Many organizations think of a project sponsor as the most pivotal stakeholder during organizational change. And, to be fair, there are some really great reasons for that—project sponsors play a critical role in actually making change happen, from earning buy-in from leadership to using their authority and influence to shape the process. But while project sponsors do play a very important role in successful implementation, you’re doing yourself a disservice if you imagine it falls on their shoulders alone.
The most successful implementations are characterized not by a lone, heroic project sponsor, but by a whole team of heroes working together to help encourage adoption. If you’ve been focused on the role of the sponsor alone, here are four “secret” champions you’ll want to engage.
Champion #1: The Senior Leader Who Sets the Vision for Change
Across your organization, senior leaders are guiding teams toward a common North Star. Aligning toward a shared vision is one way that healthy organizations can divide work appropriately while working toward the same objective.
Still, these leaders are often left out of the conversation during times of organizational change. Instead of being engaged as active partners, they’re put on the same journey as every other associate in the enterprise. The unintended consequence of this approach is that these senior leaders aren’t recruited to use their best talents during implementation.
Remember, your people rely on the vision of your senior leaders. When you make them part of your change management plan, you help make the plan a success.
Champion #2: The Mid-Level Manager Who Guides the Team through Organizational Change
If your senior leaders are setting the vision, it’s your mid-level managers who guide your associates through day-to-day operations. When associates are confused by a change or don’t like a new piece of technology, your mid-level managers are the ones who help those associates through.
In other words, they play an important role in helping team members understand their roles in supporting strategic initiatives. But if mid-level managers aren’t properly engaged in the change management plan, they can’t be effective in helping their teams understand the benefits, goals, or greater purpose of what’s being done. That’s a recipe for frustrated associates who resist adopting new tools.
Champion #3: The Front-Line Team Member Who Executes on the Change
When making organizational changes, you may be tempted to ask teams to simply grin and bear it. After all, these changes will yield big benefits, from providing teams with better technology to enhancing their workplace processes. If they can just get through the transition phase, surely they’ll appreciate the change when all’s said and done, right?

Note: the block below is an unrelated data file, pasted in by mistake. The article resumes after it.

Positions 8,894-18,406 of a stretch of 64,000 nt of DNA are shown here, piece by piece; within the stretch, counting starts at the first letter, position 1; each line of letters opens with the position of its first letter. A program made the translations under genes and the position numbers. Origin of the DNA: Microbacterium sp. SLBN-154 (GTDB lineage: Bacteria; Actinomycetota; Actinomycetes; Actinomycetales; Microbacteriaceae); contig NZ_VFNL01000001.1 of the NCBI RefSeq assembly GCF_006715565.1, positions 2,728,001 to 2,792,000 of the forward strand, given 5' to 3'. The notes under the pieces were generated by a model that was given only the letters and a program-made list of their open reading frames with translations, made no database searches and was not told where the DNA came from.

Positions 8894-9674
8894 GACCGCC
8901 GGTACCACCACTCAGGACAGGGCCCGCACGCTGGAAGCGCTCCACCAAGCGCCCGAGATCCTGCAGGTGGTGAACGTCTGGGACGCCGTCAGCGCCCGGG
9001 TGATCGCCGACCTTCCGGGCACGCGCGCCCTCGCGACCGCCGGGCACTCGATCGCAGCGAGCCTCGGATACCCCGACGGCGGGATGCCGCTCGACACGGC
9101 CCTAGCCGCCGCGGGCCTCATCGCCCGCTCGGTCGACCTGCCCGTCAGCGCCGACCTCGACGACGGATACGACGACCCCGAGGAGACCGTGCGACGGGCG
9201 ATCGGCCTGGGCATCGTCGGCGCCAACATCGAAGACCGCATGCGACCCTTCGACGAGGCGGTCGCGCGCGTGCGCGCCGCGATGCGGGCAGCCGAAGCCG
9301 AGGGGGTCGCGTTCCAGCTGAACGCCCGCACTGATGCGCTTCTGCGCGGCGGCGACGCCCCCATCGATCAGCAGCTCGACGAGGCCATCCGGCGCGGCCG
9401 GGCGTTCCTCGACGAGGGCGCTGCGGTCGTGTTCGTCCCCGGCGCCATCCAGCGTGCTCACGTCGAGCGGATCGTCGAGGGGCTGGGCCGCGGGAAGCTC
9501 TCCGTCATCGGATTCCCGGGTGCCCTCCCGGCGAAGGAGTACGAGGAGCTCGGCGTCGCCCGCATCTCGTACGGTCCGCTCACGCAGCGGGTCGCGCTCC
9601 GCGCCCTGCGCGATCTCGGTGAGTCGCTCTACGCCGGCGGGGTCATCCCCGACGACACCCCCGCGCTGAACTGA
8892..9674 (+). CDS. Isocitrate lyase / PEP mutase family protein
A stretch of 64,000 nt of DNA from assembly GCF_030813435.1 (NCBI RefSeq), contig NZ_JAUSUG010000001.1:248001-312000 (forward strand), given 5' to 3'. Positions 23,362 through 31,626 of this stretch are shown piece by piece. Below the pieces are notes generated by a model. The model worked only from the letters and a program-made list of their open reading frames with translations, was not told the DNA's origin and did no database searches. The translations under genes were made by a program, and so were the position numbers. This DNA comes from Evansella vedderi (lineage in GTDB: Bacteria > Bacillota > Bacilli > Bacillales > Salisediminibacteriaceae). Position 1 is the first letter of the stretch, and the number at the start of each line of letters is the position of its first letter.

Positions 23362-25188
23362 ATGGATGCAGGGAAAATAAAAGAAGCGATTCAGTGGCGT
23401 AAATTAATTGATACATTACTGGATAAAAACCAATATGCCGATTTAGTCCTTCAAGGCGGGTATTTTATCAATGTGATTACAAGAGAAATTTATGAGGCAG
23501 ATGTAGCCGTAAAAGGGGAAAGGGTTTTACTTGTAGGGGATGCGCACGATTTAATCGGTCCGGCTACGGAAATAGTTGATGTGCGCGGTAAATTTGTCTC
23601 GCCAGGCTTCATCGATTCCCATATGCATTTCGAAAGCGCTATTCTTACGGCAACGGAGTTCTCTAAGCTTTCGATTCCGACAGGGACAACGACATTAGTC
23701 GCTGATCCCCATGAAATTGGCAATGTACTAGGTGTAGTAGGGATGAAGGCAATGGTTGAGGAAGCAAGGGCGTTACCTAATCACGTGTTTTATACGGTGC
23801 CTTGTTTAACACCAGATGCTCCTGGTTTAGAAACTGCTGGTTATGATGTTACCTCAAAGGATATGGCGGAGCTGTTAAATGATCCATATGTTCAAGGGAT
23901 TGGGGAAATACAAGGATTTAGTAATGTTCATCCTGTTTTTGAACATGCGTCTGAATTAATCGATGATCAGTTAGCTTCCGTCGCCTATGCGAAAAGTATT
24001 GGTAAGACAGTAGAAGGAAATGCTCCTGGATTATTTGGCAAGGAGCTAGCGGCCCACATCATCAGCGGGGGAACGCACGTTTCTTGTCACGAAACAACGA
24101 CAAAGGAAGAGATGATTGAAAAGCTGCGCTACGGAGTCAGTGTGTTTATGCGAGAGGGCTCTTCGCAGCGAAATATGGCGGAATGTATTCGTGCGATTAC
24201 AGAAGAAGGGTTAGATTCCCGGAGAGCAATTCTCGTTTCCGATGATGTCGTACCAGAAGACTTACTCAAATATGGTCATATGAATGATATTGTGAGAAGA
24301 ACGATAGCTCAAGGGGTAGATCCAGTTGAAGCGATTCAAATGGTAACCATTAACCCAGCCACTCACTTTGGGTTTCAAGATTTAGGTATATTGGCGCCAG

Unfortunately, experience shows that’s simply not true. If you’re not engaging your front-line team members, you run the risk of earning reluctance and resentment from the people your daily operations depend on. And there’s another drawback as well.
Even the best-laid plans don’t always go as you’d hope. Regular associate feedback can be an excellent tool to help gauge implementation, make necessary changes to your roadmap, and keep employees engaged. You can help transform these front-line team members from reluctant, passive associates to being champions of the new changes.
Champion #4: The Network of Champions Who Ensure a Healthy Culture of Change
Sometimes it helps to have somebody on the inside—a change champion working on your behalf within a division. And hey, why stop at one? Why not identify a whole network of individuals positioned to help you encourage adoption?
Sure, this might take a little bit of legwork, but when you build your network of champions you create a whole team of support for senior leaders, mid-level managers, and your front-line associates. This support leads to better adoption throughout your organization, and an implementation that reaches your goals.
Bonus Champion: An Experienced Change Management Partner
As you may have gathered by now, good change management is a whole lot of work, and it goes far beyond what a single change sponsor can do alone. And for most organizations, change happens rarely. Enlisting a partner who specializes in organizational change management gives you expertise and support to help your teams embrace change.
Finding the right partner makes a big difference. From creating the initial roadmap to ensuring effective communications, supporting your teams with training, and reinforcing a change after it’s made, a good partner can help you ensure fast ROI and full engagement.
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